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  • The Run Configuration Name can be chosen freely, but it must be unique, otherwise it may conflict with other configurations.
  • The Feature File or directory is the relative path starting from the project root that points to the Feature File or to the directory that we want intaQt to execute.
  • The hostname and port for intaQt that we want our tests to run on. If you have a custom intaQt installation, you may choose a different hostname and the port.
  • The Tags configuration is very important. By default, you will see ~ignored, which means intaQt will always execute tests that are not tagged with the @ignored annotations.

Using Annotations

Let’s see how these annotations work by returning to our Google search Feature File. We might choose to ignore a Feature because it always fails. We can annotate it with @ignored and next time we run our entire features directory, we see that this Scenario is no longer executed:

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On the other hand, we might want to execute a test based on annotations. For example, we might have a scenario where we want to execute all the ignored files inside our project. We’ll select Edit Configurations... again, and delete the tilde (~) before ignored, and then save the configuration:

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When we run the project again, now it only runs the annotated test as we expected. Of course, this test fails but it’s interesting for us to see why it fails:

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Creating Context Objects

The Google Feature File has two arguments: the search for query, and the expectedFirstResultName. We expected both arguments be references inside of Context Objects for our test run. By clicking on failed step, we can see an excerpt of the intaQt log, which contains an error message:

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The problem, as you can see above, is that query and the ‘expectedFirstResultName’ are not yet defined inside our project. That’s why we cannot resolve those properties. One approach to fixing this problem is to define query and expectedFirstResultName as Context Objects inside our project configuration (project.conf):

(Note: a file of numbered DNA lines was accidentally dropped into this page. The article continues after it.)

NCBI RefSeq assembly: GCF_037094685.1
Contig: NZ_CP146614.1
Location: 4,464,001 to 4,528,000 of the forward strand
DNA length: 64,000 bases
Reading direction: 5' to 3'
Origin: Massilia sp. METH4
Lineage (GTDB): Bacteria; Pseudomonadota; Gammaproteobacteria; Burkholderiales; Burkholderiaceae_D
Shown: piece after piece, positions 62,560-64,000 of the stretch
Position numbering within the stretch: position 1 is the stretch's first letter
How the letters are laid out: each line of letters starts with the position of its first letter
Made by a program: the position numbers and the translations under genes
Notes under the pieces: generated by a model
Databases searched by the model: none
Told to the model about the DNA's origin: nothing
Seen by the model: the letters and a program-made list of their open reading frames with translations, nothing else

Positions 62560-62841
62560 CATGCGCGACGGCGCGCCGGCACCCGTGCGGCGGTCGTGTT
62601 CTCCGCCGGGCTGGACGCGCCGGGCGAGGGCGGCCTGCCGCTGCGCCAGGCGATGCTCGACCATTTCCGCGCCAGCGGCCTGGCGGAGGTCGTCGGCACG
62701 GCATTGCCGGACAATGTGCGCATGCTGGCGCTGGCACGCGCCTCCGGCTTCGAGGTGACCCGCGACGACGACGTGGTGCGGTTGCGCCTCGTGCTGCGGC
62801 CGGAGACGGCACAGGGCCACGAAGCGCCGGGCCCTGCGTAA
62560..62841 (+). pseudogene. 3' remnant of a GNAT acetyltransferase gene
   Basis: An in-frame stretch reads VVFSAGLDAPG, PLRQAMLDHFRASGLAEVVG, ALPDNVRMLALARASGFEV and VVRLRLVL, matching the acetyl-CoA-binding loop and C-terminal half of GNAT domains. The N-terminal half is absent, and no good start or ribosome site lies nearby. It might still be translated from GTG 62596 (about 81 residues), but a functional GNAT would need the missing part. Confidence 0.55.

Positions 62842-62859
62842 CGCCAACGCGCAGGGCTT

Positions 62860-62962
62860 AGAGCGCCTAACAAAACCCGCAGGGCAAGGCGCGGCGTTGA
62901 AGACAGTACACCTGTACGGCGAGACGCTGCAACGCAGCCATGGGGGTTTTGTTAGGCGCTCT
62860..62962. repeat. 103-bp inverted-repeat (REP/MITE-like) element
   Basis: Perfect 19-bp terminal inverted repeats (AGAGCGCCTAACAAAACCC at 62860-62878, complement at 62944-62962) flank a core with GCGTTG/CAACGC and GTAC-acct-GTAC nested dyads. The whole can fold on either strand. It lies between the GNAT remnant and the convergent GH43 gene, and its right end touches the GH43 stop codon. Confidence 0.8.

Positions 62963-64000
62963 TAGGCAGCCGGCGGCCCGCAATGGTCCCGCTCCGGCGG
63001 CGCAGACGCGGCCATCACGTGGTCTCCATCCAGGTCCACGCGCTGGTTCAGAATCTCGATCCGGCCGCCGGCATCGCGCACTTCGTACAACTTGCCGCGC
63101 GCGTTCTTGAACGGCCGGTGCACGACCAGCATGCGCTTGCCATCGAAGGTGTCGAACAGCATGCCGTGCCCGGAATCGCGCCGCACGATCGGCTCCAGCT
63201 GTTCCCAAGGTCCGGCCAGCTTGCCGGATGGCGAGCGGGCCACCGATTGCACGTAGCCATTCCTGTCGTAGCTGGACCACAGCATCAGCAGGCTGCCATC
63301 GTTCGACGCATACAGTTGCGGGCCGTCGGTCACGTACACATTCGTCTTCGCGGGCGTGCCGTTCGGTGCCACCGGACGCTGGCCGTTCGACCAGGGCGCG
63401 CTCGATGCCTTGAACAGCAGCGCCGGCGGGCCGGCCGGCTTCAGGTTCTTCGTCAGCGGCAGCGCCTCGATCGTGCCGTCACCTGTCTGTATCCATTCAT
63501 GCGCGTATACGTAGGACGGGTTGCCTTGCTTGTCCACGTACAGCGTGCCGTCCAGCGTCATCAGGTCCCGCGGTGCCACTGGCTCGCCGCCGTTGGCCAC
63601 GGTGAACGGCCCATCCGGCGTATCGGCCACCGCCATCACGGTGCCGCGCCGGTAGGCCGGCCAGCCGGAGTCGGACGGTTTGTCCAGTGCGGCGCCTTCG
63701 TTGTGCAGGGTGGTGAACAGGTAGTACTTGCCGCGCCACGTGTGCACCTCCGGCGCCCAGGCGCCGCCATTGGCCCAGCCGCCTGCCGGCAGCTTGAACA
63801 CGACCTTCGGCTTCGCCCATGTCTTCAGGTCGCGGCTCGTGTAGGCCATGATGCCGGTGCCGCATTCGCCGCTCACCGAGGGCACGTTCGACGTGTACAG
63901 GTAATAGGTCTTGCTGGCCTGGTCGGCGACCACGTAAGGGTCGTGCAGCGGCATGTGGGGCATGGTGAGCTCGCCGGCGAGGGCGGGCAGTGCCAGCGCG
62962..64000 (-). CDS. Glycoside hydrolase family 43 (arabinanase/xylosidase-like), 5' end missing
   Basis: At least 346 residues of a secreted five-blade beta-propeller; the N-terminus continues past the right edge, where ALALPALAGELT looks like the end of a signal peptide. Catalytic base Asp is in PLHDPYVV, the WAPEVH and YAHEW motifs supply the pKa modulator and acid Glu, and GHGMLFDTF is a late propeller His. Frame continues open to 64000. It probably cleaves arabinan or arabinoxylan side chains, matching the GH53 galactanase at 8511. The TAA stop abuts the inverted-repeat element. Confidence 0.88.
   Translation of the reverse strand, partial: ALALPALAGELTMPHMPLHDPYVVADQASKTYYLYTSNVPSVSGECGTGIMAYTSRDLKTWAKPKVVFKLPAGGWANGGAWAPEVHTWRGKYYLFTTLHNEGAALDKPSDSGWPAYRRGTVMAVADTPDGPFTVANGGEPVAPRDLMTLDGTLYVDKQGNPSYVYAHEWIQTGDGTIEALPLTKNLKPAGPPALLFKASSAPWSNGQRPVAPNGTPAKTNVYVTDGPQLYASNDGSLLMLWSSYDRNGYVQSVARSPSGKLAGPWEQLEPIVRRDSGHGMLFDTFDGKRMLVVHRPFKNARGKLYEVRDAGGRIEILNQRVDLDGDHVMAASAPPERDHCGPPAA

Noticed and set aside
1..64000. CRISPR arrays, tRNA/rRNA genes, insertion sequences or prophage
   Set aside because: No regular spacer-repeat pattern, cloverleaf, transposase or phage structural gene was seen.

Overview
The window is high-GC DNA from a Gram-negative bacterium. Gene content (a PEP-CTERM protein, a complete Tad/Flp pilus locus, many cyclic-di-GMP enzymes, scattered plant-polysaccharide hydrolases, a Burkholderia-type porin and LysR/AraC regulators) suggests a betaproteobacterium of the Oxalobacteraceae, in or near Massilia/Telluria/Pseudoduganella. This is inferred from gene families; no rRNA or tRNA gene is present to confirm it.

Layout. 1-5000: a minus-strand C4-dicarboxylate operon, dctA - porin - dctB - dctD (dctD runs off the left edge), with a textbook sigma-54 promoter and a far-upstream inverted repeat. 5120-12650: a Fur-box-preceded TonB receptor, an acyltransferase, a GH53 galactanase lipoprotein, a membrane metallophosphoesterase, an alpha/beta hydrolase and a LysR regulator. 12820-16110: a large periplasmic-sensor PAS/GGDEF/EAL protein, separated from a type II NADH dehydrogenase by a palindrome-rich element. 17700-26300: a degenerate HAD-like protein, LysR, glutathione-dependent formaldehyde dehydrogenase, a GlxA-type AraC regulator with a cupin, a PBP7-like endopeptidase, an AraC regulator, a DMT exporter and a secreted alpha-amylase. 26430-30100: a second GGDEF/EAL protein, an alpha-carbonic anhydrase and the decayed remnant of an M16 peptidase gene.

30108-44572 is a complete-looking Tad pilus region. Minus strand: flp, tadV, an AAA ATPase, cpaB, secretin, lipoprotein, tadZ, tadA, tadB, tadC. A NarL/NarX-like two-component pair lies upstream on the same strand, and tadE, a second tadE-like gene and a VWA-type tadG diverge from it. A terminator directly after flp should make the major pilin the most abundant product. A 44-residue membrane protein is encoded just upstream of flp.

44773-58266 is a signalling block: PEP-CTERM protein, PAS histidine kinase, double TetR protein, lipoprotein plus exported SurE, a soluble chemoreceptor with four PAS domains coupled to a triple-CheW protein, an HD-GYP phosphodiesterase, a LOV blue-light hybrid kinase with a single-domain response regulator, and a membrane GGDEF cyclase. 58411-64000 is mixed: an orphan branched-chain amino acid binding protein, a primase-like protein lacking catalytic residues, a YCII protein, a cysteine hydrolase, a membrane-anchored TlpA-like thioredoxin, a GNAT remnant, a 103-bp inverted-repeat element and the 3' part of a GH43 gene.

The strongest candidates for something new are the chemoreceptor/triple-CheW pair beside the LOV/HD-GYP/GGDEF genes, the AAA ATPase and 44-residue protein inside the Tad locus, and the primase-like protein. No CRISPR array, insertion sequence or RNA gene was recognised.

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In our project configuration file, we’ll define two Context Objects:

  • For query, we specify "qitasc".
  • For expectedFirstResultName, we expect the first search result to be the QiTASC website, which has the title "QiTASC - the magic of testing".

When we run the Google Webtest again, we’ll see a browser window open and the word qitasc are typed into the Google search bar. The first search result was what we wanted:

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Conclusion

This article showed a few of the many ways that you can customize your test case execution experience with intaQt. This includes editing Run Configurations so that they ignore (or don’t ignore) certain files, creating Context Objects and executing multiple feature files. For more ideas about managing your test cases, check out intaQt Studio Tips and Tricks:

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Would you like more instructions about creating and executing test cases? Visit intaQt Tutorials on the QiTASC Resource Center for out-of-the box test case examples!